LA Venture: The Fund LA's Raina Kumra Breaks Down What She Looks For In Entrepreneurs

Minnie Ingersoll
Minnie Ingersoll is a partner at TenOneTen and host of the LA Venture podcast. Prior to TenOneTen, Minnie was the COO and co-founder of $100M+ Shift.com, an online marketplace for used cars. Minnie started her career as an early product manager at Google. Minnie studied Computer Science at Stanford and has an MBA from HBS. She recently moved back to L.A. after 20+ years in the Bay Area and is excited to be a part of the growing tech ecosystem of Southern California. In her space time, Minnie surfs baby waves and raises baby people.

On this week's episode of the L.A. Venture podcast, meet Raina Kumra. She recently joined The Fund L.A. as a partner, where she works alongside last week's guest, Anna Barber.


Kumra is also a serial entrepreneur, and has over 15 years of branding and scaling expertise. She is the co-founder of Mavin, a "mobile startup focused on affordable internet access" in India.

She's also the CEO of Santa Monica-based Juggernaut, a company focused on "digital design and disruption" that has worked with both The Walt Disney Company and the federal government.

Kumra has a history of working in civic tech. She worked with the Obama administration, and was the senior new media advisor in the State Department's Office of eDiplomacy. She also worked with the Biden-Harris transition team, advising on leadership within the U.S. Agency for Global Media.

Despite her various ventures, she remains focused on building up ethical tech, sustainability and prioritizing the L.A. startup community.

On the rest of this episode, Raina shares some projects she's currently working on, thoughts on the future of ethical tech, and some questions she likes to ask entrepreneurs.

Raina Kumra is the CEO of Juggernaut, a partner at The Fund L.A., serves as an advisor for the moonshot factory, and is on the board of Nix Hydra Games. Her work has also been published in several journals and is part of MoMA's permanent collection.

"I think it's the 'terms of service' that is one of the most depressing norms in the tech industry of everyone just copy-pasting some sort of generic terms of service instead of sitting down and really thinking about it as an opportunity for your brand, an opportunity for your product to make a deeper connection and be more honest and transparent." — Raina Kumra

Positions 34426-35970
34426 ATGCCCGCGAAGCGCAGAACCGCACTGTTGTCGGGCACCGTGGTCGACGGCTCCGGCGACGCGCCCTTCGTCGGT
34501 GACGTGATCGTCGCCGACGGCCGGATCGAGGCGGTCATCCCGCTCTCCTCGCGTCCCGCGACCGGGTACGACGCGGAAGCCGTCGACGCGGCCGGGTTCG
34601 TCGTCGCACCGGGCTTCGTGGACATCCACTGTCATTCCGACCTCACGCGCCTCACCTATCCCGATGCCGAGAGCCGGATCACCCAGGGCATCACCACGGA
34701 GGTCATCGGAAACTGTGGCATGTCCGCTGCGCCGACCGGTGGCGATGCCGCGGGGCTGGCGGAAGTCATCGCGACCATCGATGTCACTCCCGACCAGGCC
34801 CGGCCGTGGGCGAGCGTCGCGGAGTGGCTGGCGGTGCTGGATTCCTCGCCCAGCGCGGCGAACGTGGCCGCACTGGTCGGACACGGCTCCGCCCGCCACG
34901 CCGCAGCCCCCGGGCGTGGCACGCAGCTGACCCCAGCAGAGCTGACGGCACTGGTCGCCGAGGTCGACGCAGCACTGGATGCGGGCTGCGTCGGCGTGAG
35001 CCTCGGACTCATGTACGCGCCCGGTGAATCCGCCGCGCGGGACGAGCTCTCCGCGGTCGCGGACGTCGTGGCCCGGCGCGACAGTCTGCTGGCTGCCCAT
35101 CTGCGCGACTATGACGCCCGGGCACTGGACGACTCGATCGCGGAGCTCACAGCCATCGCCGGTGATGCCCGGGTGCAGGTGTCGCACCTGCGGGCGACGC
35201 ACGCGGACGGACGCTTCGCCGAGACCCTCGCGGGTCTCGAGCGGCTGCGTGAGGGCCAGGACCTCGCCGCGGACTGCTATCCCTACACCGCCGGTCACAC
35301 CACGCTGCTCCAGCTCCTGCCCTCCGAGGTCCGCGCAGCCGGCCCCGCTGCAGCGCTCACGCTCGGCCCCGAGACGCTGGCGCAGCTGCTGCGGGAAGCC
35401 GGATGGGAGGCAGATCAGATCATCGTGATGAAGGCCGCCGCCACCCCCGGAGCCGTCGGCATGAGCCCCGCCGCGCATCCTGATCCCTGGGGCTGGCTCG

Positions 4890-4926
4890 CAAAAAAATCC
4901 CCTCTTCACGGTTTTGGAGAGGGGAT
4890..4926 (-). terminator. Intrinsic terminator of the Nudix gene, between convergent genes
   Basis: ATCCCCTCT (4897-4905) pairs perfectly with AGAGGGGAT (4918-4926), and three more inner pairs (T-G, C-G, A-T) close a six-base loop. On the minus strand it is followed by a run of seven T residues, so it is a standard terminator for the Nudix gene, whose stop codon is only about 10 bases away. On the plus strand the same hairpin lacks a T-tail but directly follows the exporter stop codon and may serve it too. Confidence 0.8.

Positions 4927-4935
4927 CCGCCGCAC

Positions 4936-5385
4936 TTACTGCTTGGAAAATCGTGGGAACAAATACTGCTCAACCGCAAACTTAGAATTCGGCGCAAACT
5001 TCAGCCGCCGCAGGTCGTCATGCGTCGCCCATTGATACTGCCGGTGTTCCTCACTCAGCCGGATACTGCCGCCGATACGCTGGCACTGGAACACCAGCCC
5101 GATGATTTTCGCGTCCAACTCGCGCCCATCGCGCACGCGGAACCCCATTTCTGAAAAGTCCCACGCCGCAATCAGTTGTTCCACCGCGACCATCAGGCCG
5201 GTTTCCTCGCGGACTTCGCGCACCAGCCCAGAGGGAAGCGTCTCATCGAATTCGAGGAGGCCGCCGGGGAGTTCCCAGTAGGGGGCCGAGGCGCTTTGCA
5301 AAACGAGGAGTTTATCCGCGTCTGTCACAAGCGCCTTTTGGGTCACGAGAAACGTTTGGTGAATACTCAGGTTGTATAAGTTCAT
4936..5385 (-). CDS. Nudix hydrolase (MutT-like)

dot.LA Engagement Intern Colleen Tufts contributed to this post.

Want to hear more from L.A. Venture? Listen on Apple Podcasts, Stitcher, Spotify or wherever you get your podcasts.

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Spinn Raises $20M For a More Sustainable Home-Brewed Coffee

Bernard Mendez
Bernard Mendez is an editorial intern at dot.LA. He attends UCLA, where he is pursuing a bachelor’s degree in applied mathematics. Mendez was previously an editor at the Daily Bruin, the student newspaper at UCLA.

One Los Angeles-based coffee startup is hoping to put a new spin on at-home coffee making.

Spinn makes a coffee brewing machine that uses a unique "centrifuge process" and offers coffees from a variety of vendors — without relying on wasteful packaging that its competitors use.

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Olympics Numbers Are Down for NBC, But the Games Have Just Begun for Peacock

Sam Blake

Sam primarily covers entertainment and media for dot.LA. Previously he was Marjorie Deane Fellow at The Economist, where he wrote for the business and finance sections of the print edition. He has also worked at the XPRIZE Foundation, U.S. Government Accountability Office, KCRW, and MLB Advanced Media (now Disney Streaming Services). He holds an MBA from UCLA Anderson, an MPP from UCLA Luskin and a BA in History from University of Michigan. Email him at samblake@dot.LA and find him on Twitter @hisamblake

Cynics are having a field day with the tepid audience that watched Friday's Olympics opening ceremony on NBC.

The data show a 36% decline from the 2016 Games across all NBC's platforms, which include its linear TV channel, Peacock and NBC Sports digital.

On the other hand, the network said Saturday brought Peacock record viewership.

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samblake@dot.la

'It's So Prevalent': A Labor Rep on Gaming's Culture of Harassment and Discrimination

Sam Blake

Sam primarily covers entertainment and media for dot.LA. Previously he was Marjorie Deane Fellow at The Economist, where he wrote for the business and finance sections of the print edition. He has also worked at the XPRIZE Foundation, U.S. Government Accountability Office, KCRW, and MLB Advanced Media (now Disney Streaming Services). He holds an MBA from UCLA Anderson, an MPP from UCLA Luskin and a BA in History from University of Michigan. Email him at samblake@dot.LA and find him on Twitter @hisamblake

When labor organizer Emma Kinema saw a tweet pop up on her feed saying that California is suing Activision Blizzard for workplace harassment, she said she felt heartened.

To her recollection, it's the first time such a large state agency has targeted a big player in gaming to try to fix a toxic culture problem that has plagued the industry for years. But it wasn't surprising to Kinema. For over five years, she's been working with the Communications Workers of America to organize gaming workers and calls this type of discriminatory culture "pervasive."

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